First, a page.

“Getting Real? Young Women and Girls, Working Futures, VET and VET in Schools” is the report of research commissioned in 2004 by Security4Women (S4W), one of four National Women’s Secretariats funded through the Australian Government Office for Women (OFW).
In 2003, S4W surveyed over 3000 women around Australia, to ascertain a representative view of women’s priorities concerning their lifelong economic well-being, despite the many differences inherent in the category ‘women’. Women, irrespective of age, education backgrounds and socio-economic status, were remarkably consistent in their choices, identifying the following as five areas of highest priority: work arrangements to help balance family and other responsibilities; affordable education and training for all ages; equal representation in management and leadership; equality of male and female wages and salaries; and education about financial and economic issues (Doughney J. et al/S4W, 2004).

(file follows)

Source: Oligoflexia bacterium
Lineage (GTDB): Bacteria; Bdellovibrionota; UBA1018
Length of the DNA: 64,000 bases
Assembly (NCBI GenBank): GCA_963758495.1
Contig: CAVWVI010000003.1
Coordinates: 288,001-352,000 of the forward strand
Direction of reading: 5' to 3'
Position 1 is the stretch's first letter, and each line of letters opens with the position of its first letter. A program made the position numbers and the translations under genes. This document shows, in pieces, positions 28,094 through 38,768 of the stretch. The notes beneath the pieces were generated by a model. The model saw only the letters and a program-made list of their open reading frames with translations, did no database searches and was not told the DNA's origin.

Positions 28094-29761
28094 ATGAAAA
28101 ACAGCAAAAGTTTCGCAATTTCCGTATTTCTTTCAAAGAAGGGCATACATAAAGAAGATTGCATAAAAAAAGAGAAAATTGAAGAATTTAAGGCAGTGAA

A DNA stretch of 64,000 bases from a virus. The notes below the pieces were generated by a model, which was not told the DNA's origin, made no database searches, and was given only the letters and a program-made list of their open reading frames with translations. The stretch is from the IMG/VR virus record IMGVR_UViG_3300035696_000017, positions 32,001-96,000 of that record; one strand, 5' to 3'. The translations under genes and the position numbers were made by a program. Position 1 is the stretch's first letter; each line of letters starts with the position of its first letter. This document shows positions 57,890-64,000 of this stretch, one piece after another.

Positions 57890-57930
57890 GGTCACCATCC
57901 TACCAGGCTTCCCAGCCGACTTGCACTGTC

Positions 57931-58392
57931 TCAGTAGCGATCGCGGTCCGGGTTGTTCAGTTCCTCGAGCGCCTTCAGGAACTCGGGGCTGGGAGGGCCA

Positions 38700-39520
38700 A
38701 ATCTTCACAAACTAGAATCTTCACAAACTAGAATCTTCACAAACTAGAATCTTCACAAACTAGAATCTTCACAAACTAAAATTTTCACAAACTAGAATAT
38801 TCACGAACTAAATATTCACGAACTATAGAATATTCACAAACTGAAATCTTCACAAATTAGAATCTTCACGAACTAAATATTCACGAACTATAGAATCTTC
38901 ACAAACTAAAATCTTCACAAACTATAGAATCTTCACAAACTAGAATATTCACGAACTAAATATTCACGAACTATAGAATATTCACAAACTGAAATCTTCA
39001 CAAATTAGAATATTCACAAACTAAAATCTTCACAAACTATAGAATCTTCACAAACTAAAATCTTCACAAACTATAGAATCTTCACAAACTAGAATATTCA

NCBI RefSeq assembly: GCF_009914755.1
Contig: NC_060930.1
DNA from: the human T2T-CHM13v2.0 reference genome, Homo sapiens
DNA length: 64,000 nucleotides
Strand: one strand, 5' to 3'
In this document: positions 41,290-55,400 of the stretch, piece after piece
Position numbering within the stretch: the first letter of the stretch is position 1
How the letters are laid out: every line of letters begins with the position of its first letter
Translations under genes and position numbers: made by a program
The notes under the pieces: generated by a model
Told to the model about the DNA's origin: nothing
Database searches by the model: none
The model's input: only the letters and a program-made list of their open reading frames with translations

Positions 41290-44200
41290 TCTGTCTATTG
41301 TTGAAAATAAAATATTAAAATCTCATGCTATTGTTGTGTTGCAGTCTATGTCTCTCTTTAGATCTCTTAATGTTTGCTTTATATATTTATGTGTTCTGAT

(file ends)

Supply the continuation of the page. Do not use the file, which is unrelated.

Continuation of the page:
After consideration of existing and contemporary research activities in these five areas, and the inter-related nature of work-related or vocational education and training (VET) with the above identified issues, it was decided that in 2004/5 S4W would invest in research into affordable work-related education and training for women of all ages.
The aim of this research is to enable S4W to propose policy development based on the outcomes of this research to enhance greater economic equity for women and to define measures to advocate and lobby for policy and legislative amendments on behalf of the women’s sector. Women in Adult and Vocational Education Inc [WAVE] was commissioned to undertake research for S4W.
The interest in girls and young women in the Vocational Education and Training [VET] sector stems from a broader commitment to examine the position of women in Australia within Lifelong Learning, a global policy priority adopted and promoted by the OECD and European Union.